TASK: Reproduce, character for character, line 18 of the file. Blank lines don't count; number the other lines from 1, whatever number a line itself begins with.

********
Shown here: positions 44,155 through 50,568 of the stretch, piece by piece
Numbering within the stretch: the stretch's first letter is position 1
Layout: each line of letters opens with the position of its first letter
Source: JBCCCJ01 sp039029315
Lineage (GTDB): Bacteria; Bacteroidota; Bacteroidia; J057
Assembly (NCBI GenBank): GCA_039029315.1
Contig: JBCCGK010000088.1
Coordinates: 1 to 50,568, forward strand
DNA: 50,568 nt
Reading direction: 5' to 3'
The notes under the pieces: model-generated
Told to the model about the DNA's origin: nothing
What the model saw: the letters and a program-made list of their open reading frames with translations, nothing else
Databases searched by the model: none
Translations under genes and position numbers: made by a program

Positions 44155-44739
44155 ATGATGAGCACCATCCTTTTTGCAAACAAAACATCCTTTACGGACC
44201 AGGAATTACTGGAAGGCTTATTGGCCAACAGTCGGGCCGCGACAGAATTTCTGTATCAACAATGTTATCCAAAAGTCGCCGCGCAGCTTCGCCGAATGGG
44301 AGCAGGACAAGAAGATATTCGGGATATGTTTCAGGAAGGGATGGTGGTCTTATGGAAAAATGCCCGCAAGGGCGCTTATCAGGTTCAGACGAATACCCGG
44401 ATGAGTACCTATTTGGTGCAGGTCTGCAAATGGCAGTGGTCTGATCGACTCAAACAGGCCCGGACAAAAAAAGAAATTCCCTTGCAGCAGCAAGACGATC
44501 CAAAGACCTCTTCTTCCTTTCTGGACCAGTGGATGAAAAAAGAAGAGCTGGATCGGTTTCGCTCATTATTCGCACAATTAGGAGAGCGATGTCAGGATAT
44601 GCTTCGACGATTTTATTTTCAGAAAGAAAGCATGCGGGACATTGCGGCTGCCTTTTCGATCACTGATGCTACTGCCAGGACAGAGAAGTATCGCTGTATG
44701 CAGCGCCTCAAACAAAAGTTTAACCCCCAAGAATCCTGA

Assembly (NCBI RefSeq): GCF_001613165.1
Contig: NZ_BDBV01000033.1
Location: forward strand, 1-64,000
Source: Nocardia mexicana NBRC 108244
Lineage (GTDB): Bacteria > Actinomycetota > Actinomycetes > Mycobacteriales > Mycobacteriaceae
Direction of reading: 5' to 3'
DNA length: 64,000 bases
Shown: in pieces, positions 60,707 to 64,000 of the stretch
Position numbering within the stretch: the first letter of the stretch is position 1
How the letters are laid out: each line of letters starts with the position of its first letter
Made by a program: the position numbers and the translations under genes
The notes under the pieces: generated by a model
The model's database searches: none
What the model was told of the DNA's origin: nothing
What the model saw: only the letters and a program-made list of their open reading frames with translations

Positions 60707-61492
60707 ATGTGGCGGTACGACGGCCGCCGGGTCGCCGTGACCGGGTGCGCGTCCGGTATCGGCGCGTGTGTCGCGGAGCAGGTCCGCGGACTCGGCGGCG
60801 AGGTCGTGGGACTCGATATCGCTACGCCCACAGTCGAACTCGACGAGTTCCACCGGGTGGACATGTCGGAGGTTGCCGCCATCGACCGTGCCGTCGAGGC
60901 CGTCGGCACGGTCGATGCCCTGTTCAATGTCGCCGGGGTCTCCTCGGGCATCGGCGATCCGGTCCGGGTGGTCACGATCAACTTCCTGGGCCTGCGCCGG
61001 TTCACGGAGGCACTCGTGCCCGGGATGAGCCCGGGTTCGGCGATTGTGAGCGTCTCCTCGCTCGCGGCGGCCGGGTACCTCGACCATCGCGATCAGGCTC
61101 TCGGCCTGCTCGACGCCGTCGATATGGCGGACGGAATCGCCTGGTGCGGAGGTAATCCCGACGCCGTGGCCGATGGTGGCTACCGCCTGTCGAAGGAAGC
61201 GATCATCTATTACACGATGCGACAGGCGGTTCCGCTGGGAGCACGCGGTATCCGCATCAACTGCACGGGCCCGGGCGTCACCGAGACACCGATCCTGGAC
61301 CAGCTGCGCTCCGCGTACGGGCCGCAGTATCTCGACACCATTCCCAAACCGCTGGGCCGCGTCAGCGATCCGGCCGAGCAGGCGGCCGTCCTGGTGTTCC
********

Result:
44201 AGGAATTACTGGAAGGCTTATTGGCCAACAGTCGGGCCGCGACAGAATTTCTGTATCAACAATGTTATCCAAAAGTCGCCGCGCAGCTTCGCCGAATGGG